Behavior-driven React development with Cucumber

This banner is the result of several dozen hours in PhotoShop.

Concepts 💭

I would like to cover some brief concepts of what we are trying to achieve before the how we achieve it.

Integration testing

This setup is meant to aid with integration testing. The test suite will run via command line, e.g. npm run bdd or npm test. The intention is for the Cucumber test suites to be used to validate the application’s integrity before any commit reaches master.

@testing-library/react

The test suite will use @testing-library/react, because it is a powerful and well-documented testing framework that will likely coincide with your unit tests.

React Router

This test suite will include React Router as the mechanism for routing within the React application. It will include steps to spy on and verify the route.

Cucumber CLI

Unfortunately, Jest runs via the Jest CLI and Cucumber runs via the Cucumber CLI. Integrating them together was not a part of the scope of this project. In favor of a full-featured Cucumber test suite, this project executes the integration tests via the Cucumber CLI. This is a stark contrast to the NPM package jest-cucumber, which uses the Jest CLI and replaces feature files and typical Cucumber structure with JavaScript.

Babel/TypeScript

This setup will not require that your project already be built before being integration tested. Integration tests will run against your development code. This article will cover both Babel and TypeScript configurations, supporting whichever you need for your project.

NPM packages 📦

The new NPM packages that you will need to install:

npm install @babel/register @types/cucumber @types/jsdom cucumber jsdom-global ts-node --save-dev 
  • @types/cucumber and @types/jsdom are for TypeScript support and editor Intellisense.
  • cucumber contains the Cucumber CLI — the meat and potatoes of our test suite.
  • jsdom-global is used to simulate a browser environment in the test suite.
  • ts-node is necessary to transform your TypeScript project in a Node environment. You do not need this if you are not using TypeScript.

Configure Cucumber 🥒

To configure Cucumber, create a cucumber.js file in the root of your project. Use the following as a foundation for your configuration, but do not be afraid to make changes as your project finds necessary.

// cucumber.js
const dotenv = require('dotenv');
const os = require('os');
dotenv.config();const CPU_COUNT = os.cpus().length;
const IS_DEV = process.env.NODE_ENV === 'development';
const FAIL_FAST = IS_DEV ? ['--fail-fast'] : [];
const FORMAT = process.env.CI || !process.stdout.isTTY ? 'progress' : 'progress-bar';
module.exports = {
default: [
'./features/*.feature',
...FAIL_FAST,
`--format ${FORMAT}`,
`--parallel ${CPU_COUNT}`,
'--require-module jsdom-global/register',
'--require-module ts-node/register',
// Dependencies
'--require ./features/utils/babel.ts',
'--require ./features/utils/loaders.ts',
'--require ./features/utils/references.ts',
// Test
'--require ./features/worlds/index.ts',
'--require ./features/step-definitions/index.ts',
].join(' '),
};

Babel transpilation 🤖

// features/utils/babel.ts
/* eslint @typescript-eslint/no-var-requires: 0 */
const BABEL_CONFIG = require('../../babel.config.js');
require('@babel/register')(BABEL_CONFIG);

Loaders 🧬

Our loaders allow us to import non-JavaScript files in our project. Since we are not using Webpack and its loaders, our vanilla imports won’t work in a non-Webpack environment such as the Cucumber CLI. We add support for them here.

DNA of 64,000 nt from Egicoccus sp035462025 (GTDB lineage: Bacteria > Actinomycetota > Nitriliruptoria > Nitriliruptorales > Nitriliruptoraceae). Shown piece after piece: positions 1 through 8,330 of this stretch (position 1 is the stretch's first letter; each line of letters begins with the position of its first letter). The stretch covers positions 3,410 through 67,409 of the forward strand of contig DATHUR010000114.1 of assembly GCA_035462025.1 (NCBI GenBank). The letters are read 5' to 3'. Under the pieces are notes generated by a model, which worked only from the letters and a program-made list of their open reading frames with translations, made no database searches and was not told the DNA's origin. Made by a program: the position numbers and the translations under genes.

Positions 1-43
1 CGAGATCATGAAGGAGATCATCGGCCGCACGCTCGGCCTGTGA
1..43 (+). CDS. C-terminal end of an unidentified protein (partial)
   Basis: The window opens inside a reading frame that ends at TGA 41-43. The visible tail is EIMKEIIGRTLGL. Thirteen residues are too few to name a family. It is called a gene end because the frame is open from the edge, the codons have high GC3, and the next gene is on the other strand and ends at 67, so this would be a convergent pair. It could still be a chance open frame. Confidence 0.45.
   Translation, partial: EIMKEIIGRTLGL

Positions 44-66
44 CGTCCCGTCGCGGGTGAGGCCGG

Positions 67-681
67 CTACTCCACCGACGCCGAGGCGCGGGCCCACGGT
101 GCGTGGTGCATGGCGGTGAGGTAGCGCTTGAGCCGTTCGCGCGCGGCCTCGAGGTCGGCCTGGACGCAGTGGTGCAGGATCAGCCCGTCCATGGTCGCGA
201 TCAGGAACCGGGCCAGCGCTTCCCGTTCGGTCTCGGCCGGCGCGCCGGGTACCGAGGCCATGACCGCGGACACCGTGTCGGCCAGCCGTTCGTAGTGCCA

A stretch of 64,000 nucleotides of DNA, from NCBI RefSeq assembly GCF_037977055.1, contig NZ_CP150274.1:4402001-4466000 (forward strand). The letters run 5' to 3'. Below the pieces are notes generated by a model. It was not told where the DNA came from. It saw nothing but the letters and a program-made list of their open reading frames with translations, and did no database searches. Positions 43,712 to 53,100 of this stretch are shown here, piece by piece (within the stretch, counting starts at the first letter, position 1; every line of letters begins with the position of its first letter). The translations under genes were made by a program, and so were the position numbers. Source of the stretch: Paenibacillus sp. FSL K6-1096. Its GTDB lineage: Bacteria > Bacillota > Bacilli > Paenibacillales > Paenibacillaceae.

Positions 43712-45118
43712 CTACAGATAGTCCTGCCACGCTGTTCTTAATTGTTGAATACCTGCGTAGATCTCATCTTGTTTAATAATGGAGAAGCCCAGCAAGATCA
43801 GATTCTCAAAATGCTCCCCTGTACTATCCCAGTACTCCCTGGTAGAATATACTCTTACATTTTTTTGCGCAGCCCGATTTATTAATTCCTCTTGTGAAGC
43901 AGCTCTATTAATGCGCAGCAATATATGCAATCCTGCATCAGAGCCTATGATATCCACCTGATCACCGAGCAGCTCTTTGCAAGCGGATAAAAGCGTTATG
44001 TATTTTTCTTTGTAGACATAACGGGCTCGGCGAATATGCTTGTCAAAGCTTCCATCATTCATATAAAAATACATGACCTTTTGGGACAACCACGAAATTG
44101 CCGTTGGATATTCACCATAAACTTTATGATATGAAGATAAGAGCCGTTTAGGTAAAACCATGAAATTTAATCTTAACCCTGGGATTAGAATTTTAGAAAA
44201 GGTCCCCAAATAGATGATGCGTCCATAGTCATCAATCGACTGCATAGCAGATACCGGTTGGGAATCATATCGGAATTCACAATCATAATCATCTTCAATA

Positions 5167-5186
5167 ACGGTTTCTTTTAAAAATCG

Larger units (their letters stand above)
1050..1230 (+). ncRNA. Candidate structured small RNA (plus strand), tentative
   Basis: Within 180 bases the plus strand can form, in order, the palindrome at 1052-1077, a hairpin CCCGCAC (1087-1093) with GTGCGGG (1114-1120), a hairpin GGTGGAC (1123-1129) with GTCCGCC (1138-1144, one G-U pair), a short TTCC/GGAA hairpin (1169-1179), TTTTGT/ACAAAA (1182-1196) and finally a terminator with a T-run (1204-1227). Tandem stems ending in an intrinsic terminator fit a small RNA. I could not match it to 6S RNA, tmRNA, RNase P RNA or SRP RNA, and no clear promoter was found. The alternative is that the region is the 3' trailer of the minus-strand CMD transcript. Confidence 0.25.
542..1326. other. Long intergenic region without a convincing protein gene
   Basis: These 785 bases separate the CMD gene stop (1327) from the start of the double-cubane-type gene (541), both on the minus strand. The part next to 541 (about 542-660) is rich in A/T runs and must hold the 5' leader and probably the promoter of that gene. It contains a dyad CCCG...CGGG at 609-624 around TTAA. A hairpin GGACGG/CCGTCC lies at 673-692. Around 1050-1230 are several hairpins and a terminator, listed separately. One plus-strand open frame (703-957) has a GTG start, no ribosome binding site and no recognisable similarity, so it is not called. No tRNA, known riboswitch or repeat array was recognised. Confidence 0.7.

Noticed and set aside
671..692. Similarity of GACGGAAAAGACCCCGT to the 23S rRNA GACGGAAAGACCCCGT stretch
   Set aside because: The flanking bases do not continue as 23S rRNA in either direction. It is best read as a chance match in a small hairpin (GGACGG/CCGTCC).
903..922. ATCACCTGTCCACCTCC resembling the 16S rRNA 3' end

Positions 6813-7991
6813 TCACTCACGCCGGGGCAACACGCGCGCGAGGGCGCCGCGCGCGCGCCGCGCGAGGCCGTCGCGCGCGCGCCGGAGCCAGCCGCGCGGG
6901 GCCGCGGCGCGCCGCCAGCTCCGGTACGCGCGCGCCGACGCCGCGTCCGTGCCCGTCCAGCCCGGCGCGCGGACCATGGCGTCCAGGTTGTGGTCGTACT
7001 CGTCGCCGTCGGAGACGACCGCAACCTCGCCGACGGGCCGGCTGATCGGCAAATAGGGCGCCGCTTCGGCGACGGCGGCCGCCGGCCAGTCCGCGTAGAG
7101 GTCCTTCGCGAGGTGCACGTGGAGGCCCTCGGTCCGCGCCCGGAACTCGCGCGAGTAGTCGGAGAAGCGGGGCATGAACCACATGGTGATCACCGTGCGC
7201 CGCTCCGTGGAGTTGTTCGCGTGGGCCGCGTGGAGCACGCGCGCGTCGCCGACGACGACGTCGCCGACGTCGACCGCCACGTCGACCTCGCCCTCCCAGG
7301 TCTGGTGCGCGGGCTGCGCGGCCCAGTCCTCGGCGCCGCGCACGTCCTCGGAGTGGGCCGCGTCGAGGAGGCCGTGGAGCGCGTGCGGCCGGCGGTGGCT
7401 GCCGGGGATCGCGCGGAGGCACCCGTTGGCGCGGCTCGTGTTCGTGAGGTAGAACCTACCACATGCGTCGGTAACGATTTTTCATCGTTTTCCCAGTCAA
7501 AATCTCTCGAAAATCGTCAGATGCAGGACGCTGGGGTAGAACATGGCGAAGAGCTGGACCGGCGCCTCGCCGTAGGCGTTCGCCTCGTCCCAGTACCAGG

// features/utils/loaders.ts
require.extensions['.css'] = (): string => '';
require.extensions['.gif'] = (): string => '';
require.extensions['.jpg'] = (): string => '';
require.extensions['.png'] = (): string => '';
require.extensions['.scss'] = (): string => '';

References 📝

References allow TypeScript to import type definitions from other files. In our case, ts-node does not automatically include .d.ts files, even when they are included with tsconfig.json. ts-node simply ignores all tsconfig.json includes and leaves you to manually import them yourself.

// features/utils/references.ts
/// <reference types="../../src/types/modules/ascii-table" />
/// <reference types="../../src/types/modules/jsurl" />
/// <reference types="../../src/types/modules/png" />

Worlds 🌎

// features/worlds/index.ts
import { setWorldConstructor } from 'cucumber';
import AppWorld from './app-world';
setWorldConstructor(AppWorld);

AppWorld

The AppWorld is a Cucumber world that is in charge of managing the state of the React application. In this article, I am treating the application as the entry component (<App /> as you would find in a vanilla create-react-app project), because I am discussing integration testing. You can really have a world and behavior-driven test for any component, all the way down to the <Button /> level.

ReactDOM.render(
<Router>
<GlobalState>
<App /> {/* <-- test this component */}
</GlobalState>
</Router>
);
import {
RenderResult,
SelectorMatcherOptions,
act,
render,
} from '@testing-library/react/pure';
import { World } from 'cucumber';
import { Location } from 'history';
import React, { ComponentType, PropsWithChildren } from 'react';
import { MemoryRouter } from 'react-router';
import useReactRouter from 'use-react-router';
import App from '../../src/components/app';
interface WorldParams {
attach(
content: Buffer | string,
mimeType?: string,
callback?: () => void,
): void;
parameters: Record<string, unknown>;
}
export default class AppWorld implements World {
private _location: Location<{}> = {
hash: '',
pathname: '/',
search: '',
state: {},
};
private _result: null | RenderResult = null;
private _route: string = '/';
public attach: WorldParams['attach'];
public parameters: WorldParams['parameters'];
public constructor({ attach, parameters }: WorldParams) {
this._RouterSpy = this._RouterSpy.bind(this);
this.click = this.click.bind(this);